ice hockey burns tons of calories!Winter and snowfall bring with them a sense of peace and tranquil. It can be a lot of fun to keep a calm mind in activities that are physically invigorating. Winter sports not only help keep you warm but also endow innumerable health benefits to the body by strengthening muscles and keeping up its agility. Both of these tend to drop with temperature. [1] While you take up these winter sports be sure to keep to safe terrain, wear ample warm clothing and carry enough safety gear to prevent untoward injuries. So get out your stowed away winter gear and let the snow bring out that hidden talent in you!

Some beckoning winter sports this season are:

1. Cross Country Skiing:

A favorite winter activity involving gliding over snow covered terrains with ski blades and poles. In this sport, the skier propels himself forward using the weight of his entire body. The act of propulsion using ski poles is a great exercise for the muscles of the arms, back, abdomen, pelvis and legs. The added benefit is that this activity involves no shocks to the knees and serves as a great cardiovascular workout. The resting heart rate of a regular cross country skier is usually 40 – 50 beats per minute; very beneficial to the heart! An hour of this activity can burn around 450 to 700 calories. Just go cross country skiing to get back into shape before spring arrives!

2. Downhill Skiing:

This activity involves sliding down snow covered hills on skis with the help of ski poles. Downhill skiing requires the skier to crouch, bend knees and keep his feet together as he lets gravity do most of the work. This position works tremendously on toning the glutes (buttock muscles), hamstrings (thigh muscles) and the large muscles of the legs and feet. In order to slide down the mountain slopes, the stance required improves balance and flexibility of the body. An hour of downhill skiing can burn up to 600 calories. So while you slide down the mountain, you are sure to find the digits on your scale sliding down too!

3. Snowboarding:

Descending down a snow covered slope atop a snowboard attached to one’s feet is the perfect sport for those who thrive on speed and thrill. It needs immense focus. Sliding down the slope requires balancing yourself and watching out for the changes in the snow while you dodge hurdles. This balance helps develop cardiovascular endurance and the ability to concentrate. [2] The act of balancing the body strengthens the core muscles of the abdomen and back along with the muscles of the thighs, legs, and feet. An hour of snowboarding helps burn a whopping 450 – 600 calories.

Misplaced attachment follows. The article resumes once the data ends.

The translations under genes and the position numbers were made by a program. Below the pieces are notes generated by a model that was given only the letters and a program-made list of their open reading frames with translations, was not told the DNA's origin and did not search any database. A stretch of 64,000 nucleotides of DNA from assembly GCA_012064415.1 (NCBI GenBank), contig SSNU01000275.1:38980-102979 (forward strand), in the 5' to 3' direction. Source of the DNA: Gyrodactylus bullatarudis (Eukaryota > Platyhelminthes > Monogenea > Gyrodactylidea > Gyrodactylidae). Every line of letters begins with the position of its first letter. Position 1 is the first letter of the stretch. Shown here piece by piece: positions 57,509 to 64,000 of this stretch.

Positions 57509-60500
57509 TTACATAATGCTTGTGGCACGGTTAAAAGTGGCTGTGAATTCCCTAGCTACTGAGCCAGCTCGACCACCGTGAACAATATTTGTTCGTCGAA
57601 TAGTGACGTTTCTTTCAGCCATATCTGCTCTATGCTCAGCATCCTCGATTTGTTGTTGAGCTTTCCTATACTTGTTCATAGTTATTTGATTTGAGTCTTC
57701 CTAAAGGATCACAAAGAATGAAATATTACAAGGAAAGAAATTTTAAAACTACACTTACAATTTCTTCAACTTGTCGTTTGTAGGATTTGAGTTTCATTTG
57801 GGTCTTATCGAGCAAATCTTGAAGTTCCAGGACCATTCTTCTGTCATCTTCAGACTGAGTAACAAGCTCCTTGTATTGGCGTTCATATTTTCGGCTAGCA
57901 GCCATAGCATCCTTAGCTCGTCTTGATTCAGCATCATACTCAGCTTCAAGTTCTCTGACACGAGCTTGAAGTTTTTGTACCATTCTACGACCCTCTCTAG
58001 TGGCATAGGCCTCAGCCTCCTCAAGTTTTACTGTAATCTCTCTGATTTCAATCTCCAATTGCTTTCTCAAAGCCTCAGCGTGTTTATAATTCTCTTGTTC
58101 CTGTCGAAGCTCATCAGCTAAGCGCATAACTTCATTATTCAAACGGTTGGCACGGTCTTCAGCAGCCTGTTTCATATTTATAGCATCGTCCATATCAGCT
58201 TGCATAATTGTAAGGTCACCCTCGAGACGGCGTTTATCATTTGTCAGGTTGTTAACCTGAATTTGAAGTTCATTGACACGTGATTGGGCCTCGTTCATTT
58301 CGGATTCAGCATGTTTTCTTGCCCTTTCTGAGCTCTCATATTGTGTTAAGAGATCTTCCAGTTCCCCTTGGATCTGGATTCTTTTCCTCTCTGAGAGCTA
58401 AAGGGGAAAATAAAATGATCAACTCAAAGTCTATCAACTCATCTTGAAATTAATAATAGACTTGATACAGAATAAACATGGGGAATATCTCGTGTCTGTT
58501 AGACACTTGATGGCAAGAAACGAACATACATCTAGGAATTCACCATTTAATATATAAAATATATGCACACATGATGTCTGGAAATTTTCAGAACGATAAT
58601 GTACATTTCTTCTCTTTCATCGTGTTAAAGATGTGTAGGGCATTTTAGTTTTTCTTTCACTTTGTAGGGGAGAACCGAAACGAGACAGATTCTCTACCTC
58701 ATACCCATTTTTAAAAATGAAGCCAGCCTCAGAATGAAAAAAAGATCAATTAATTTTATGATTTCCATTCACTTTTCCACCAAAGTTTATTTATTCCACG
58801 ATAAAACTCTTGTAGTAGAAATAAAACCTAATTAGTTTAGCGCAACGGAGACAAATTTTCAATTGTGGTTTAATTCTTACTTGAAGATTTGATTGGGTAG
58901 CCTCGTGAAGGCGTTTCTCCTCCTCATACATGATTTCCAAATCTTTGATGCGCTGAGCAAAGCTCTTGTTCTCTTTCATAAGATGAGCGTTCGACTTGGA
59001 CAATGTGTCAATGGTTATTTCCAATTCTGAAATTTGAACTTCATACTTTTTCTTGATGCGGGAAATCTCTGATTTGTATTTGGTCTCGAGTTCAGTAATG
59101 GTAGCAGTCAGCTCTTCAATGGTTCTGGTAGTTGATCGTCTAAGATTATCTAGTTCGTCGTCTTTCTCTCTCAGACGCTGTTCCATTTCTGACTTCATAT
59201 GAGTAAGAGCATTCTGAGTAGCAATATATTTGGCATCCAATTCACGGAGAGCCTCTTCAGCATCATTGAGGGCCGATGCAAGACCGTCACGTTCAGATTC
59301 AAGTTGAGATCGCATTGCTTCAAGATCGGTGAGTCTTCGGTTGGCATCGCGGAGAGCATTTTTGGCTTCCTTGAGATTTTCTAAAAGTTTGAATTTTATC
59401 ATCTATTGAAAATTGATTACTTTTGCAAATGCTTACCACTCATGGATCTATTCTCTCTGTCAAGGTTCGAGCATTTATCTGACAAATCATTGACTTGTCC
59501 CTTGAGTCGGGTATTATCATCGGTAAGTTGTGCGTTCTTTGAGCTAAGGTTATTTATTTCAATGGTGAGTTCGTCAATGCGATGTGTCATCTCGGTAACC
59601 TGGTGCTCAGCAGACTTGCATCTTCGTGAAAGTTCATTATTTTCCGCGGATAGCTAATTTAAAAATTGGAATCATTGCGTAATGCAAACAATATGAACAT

4. Ice Skating:

There is a reason ice rinks are teeming with people in winter. Although ice skating is pursued as an activity indoors it can be very well done on real snow covered lakes and rivers in the winter. This activity involves the arms, shoulders, legs and feet to balance and move. The weight of the body needs to be moved from one leg to another which strengthens the hip joints, knees, ankles, and feet. The muscles of the upper body and legs get toned along with a great cardiovascular workout. Slow skating burns up to 380 calories while fast skating can burn up to 630 calories an hour. Just make sure to keep to safe lakes and rivers. If you love dancing, then figure skating is right up your alley! So, if you have wobbly knees ice skate before it’s too late!

5. Ice Hockey:

Ice hockey is a sport wherein two rival teams use ice skates and wooden sticks to slide a rubber puck into the opponent team’s net to score points. The constant pacing and frequent change in direction and speed tends to strengthen the core muscles, the hamstrings, glutes, and calf muscles. The short bursts of energy needed to shoot the puck into the net tone the cardiovascular system and increase the flexibility and agility of the body. Besides, the team work enhances communication skills and concentration. A session of just 45 minutes of ice hockey can burn up to 500 calories. If you are bored to exercise alone, pick up an ice hockey stick and watch the pounds dip!

Contributed by Dr. Rachita Narsaria, MD


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